An Alliance for Change Forms

By on April 30, 2015

by Tom Finan, Executive Director, Construction Forum STL

At the same time Tuesday that the City of St. Louis was presenting the results of its minority participation disparity study, a group was meeting in a conference room at Bartolino’s restaurant on Hampton and was quietly establishing a course of action that might address some of those issues.

It was the second meeting of the group, which has come to be known as the “Economic Inclusion Alliance.” The group was organized by Scott Wilson, CEO of S.M. Wilson, and Eddie Hasan, longtime activist in the African American community and former head of MOKAN. At a sometimes raucous meeting in late February the group heard from Dr. Jason Purnell of Washington University, who presented the case for change.

“The meeting was moderated again by Rebeccah Bennett, principal of Emerging Wisdom, a coaching and facilitation practice, and founder of the InPower Institute. Many of the players in the room were attendees at the first meeting – Hassan, Wilson, Len Toenjes, president of AGC of Missouri; Ron Unterreiner, founder of PEOPLE; John Gaal, director of training and workforce development for the Carpenters District Council; Bob Fritz, vice president at Clayco and project head on the ACW Alliance on the BJC Kingshighway Campus Renewal; and African American activist Anthony Shahid.

But there were also some new faces in the room, notably Chris Reichert, CEO of Stifel Bank and Trust who heads the Contractor Loan Fund (CLF) and Dennis Lower, president and CEO of Cortex. The CLF has met its additional capitalization goal, Reichert said, and is finalizing expectations with its stakeholders of the program’s rollout.

Program facilitator Bennett said that the first meeting had pointed for the need to, “establish a systems framework and infrastructure for economic inclusion that advances fair and equitable workforce development, business development, and industry accountability.”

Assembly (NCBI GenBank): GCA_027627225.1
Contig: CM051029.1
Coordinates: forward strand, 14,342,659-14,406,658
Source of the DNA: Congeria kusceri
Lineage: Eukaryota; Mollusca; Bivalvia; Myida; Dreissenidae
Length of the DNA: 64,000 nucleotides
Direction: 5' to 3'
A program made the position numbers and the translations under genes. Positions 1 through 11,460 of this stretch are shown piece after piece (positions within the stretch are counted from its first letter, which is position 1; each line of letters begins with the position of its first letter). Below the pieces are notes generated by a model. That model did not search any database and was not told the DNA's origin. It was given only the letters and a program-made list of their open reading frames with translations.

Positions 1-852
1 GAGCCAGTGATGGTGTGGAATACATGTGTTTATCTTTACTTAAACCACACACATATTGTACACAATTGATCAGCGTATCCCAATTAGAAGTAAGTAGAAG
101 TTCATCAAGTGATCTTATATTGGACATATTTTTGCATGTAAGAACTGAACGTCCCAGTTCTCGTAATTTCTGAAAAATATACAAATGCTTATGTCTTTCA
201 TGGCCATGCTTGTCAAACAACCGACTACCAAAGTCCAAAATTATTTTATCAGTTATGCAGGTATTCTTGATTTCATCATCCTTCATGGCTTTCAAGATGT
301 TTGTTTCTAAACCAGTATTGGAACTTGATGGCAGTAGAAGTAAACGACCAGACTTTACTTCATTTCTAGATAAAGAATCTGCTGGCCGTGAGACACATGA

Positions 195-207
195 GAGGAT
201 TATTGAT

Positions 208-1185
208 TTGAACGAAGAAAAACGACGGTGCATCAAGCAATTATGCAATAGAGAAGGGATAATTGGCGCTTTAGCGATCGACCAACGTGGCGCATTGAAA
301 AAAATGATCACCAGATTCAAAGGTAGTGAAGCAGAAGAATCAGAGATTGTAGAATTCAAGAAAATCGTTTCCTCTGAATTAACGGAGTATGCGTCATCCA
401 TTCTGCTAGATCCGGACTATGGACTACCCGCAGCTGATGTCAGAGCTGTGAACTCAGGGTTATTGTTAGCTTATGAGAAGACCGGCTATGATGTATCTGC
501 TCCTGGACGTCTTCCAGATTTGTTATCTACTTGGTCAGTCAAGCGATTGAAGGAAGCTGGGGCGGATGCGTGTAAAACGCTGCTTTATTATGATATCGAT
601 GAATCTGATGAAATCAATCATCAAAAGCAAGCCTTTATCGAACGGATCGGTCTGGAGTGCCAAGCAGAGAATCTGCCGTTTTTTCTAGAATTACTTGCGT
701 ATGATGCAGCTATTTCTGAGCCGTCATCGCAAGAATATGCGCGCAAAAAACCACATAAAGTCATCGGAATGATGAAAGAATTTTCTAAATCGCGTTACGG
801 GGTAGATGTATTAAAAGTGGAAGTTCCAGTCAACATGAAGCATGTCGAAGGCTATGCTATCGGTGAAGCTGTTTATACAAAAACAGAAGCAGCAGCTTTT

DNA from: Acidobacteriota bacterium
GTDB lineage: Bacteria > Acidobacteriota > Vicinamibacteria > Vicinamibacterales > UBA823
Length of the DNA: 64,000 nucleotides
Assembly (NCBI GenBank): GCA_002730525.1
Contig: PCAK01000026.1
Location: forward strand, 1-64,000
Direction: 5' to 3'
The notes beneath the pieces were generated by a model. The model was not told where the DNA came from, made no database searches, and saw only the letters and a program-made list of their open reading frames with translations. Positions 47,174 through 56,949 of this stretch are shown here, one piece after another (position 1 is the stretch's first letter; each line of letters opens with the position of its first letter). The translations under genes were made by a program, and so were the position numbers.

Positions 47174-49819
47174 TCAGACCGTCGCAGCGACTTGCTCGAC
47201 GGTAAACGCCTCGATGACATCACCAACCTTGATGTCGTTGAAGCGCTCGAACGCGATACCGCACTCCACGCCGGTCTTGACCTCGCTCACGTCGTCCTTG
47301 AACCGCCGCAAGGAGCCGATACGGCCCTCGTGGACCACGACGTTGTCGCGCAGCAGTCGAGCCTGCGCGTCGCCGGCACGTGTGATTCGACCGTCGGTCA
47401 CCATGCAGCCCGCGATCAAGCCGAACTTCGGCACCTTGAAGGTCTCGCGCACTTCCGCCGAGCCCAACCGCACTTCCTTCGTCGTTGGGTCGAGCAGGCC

There was discussion of addressing individual learning deficits to create opportunities for persons wanting to enter the trades. The group spent significant time discussing the hostile environment that minority workers frequently encounter in the field and ways that it might be changed. Fritz noted that while Clayco has made a cultural commitment to inclusion, lack of industry-wide commitment can make that path difficult.

Finally Reichert suggested that there was a need to focus on a process for inclusion for contractors, owners, and unions. He said that in his experience, a “two-page bullet point” outline “setting up the procedures and the monitoring system was needed.”

Lower pointed out that the group meeting was called an alliance, which he said is defined as, “an alignment of people who hold certain values. If that becomes a nucleus, we can create a positive face for change,” he said.

An ad hoc committee was formed to draft the bullet point process suggested by Reichert. Lower said that as companies signed on to support those principles it would build momentum. Reichert said that the companies supporting the CLF would be a logical place to start on  that effort.

About Tom Finan